a.k.a. BATTLE ROYALE lite, a diverting but disappointing adaptation of the first of Suzanne Collins’ popular HUNGER GAMES books. You know what happens I’m sure, so I’ll skip the plot summary and go straight into what worked (the lead performance by Jennifer Lawrence) and what didn’t (most everything else). The film is never less than watchable, and even entertaining in parts, but director Gary Ross fumbles quite a few elements, from the misconceived Felliniesque theatrics of the early scenes to the overly chaotic action of the later ones. There’s also the fact that the ending is a fizzle, being overly focused on a dopey TWILIGHT-esque romance the filmmakers take far too seriously.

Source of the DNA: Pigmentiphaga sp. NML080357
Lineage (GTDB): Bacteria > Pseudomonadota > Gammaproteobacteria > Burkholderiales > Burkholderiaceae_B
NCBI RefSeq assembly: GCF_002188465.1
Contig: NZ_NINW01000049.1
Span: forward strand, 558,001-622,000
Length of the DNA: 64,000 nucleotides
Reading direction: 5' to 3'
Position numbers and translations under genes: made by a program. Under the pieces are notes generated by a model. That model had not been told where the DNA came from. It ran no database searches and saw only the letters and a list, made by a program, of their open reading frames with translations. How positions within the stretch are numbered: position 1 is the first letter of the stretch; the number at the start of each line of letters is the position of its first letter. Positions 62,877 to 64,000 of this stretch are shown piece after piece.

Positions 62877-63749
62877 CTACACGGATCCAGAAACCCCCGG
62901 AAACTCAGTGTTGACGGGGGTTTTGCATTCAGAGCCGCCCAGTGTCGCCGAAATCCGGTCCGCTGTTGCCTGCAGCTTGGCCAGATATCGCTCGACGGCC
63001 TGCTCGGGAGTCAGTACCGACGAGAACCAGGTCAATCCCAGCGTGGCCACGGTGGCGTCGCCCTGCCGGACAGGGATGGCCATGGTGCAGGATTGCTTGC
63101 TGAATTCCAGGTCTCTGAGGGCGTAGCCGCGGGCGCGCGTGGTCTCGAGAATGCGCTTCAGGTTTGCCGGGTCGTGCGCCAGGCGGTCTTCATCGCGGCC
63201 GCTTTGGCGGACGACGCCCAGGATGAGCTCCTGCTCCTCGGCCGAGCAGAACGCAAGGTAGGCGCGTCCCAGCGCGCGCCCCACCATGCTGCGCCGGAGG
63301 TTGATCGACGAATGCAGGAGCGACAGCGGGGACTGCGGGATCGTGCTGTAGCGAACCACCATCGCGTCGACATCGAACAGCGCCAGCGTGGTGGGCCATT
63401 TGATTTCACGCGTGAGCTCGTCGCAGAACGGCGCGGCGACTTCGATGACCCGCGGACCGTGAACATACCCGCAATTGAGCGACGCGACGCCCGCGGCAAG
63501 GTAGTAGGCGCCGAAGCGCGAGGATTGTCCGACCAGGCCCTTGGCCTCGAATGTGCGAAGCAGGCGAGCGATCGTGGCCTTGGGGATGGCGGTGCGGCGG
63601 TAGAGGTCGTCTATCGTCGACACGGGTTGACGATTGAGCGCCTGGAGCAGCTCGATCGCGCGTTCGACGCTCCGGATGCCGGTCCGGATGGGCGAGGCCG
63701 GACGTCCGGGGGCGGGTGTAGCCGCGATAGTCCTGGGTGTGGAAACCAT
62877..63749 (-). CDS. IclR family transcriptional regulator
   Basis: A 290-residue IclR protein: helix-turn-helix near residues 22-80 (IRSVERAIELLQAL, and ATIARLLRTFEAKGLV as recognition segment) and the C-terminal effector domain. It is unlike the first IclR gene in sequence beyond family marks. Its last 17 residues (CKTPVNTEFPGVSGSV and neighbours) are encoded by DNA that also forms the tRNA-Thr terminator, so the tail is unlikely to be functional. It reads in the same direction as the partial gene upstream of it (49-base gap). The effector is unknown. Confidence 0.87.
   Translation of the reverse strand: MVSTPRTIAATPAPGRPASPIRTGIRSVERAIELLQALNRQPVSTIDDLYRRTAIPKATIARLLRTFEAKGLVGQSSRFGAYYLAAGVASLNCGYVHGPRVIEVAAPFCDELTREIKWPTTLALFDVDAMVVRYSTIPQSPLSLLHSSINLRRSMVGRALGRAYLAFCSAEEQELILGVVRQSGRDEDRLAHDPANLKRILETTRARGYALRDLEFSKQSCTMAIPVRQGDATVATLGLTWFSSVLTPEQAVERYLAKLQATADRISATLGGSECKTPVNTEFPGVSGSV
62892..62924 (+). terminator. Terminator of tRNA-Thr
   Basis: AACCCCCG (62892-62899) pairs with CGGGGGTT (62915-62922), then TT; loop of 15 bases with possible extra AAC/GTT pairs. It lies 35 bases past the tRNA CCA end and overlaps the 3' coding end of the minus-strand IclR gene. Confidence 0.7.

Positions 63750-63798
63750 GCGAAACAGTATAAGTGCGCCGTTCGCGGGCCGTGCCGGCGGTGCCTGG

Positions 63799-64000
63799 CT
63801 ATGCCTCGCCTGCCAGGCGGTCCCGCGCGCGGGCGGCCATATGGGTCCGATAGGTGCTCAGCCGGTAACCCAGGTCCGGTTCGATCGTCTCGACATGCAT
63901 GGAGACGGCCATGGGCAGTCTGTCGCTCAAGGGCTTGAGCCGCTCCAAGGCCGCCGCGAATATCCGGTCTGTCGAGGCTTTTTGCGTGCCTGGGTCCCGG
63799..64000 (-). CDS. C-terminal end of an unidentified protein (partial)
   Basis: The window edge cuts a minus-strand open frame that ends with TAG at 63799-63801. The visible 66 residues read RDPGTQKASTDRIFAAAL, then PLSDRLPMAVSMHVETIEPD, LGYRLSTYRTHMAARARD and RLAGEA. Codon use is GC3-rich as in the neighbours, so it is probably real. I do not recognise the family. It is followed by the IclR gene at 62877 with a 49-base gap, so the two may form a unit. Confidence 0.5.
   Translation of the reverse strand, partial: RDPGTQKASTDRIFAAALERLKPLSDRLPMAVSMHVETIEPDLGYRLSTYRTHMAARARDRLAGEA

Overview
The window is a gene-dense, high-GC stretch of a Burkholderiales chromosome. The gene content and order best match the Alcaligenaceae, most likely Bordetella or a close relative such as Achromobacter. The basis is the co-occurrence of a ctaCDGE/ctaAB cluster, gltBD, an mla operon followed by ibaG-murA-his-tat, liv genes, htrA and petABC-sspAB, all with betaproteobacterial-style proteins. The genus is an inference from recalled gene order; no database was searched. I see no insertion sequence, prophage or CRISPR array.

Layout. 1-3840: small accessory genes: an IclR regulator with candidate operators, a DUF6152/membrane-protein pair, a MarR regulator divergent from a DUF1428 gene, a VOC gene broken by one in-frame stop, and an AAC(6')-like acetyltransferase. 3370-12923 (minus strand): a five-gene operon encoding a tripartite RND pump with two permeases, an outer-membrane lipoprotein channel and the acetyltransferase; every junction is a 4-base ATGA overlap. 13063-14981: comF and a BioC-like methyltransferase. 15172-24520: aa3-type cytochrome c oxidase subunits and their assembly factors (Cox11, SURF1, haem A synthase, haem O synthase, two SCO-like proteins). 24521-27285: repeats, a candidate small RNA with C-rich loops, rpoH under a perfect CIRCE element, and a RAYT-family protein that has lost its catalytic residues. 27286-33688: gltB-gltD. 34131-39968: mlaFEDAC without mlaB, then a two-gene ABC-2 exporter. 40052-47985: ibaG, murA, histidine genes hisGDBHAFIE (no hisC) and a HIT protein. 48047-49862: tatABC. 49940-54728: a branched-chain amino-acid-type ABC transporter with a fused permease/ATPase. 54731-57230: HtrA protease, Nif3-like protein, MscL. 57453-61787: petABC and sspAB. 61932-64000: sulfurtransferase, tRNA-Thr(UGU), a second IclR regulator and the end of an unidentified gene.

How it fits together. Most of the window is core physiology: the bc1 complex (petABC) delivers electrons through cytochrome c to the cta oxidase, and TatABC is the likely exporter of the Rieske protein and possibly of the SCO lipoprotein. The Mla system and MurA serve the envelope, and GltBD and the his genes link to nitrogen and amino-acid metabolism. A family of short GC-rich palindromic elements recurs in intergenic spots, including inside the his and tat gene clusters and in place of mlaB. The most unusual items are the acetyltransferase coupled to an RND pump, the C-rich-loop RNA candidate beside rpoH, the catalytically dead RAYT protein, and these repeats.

It pains me to do so, but I’m going to have to give this H.P. Lovecraft adaptation, the second major screen effort by the H.P. Lovecraft Historical Society (following the admirable CALL OF CTHULHU), a thumbs down. It’s done in the style of a thirties-era horror movie, and director Sean Branney does a painstaking (if not always entirely convincing) job recreating the look and style of past horror cinema. He’s also reasonably faithful to Lovecraft’s original story about a professor (Matt Foyer) investigating reports of horrific alien beings in the wilds of Vermont, and finding that those reports are very much true. The problem is that Branney and his collaborators can’t resist adding a lot of action-adventure silliness, with the final half hour finding the wimpy protagonist suddenly transforming into an Indian Jones type adventurer. As such he helps out a plucky little girl and gets into an aerial combat with the aliens, two things that weren’t in the Lovecraft story and don’t work particularly well here, seeing as how the budget was far too scant to support such extravagance. The additions also cast serious doubt upon the filmmakers’ claim that this is “the most authentic and faithful screen adaptation of a Lovecraft story yet attempted.” Not quite!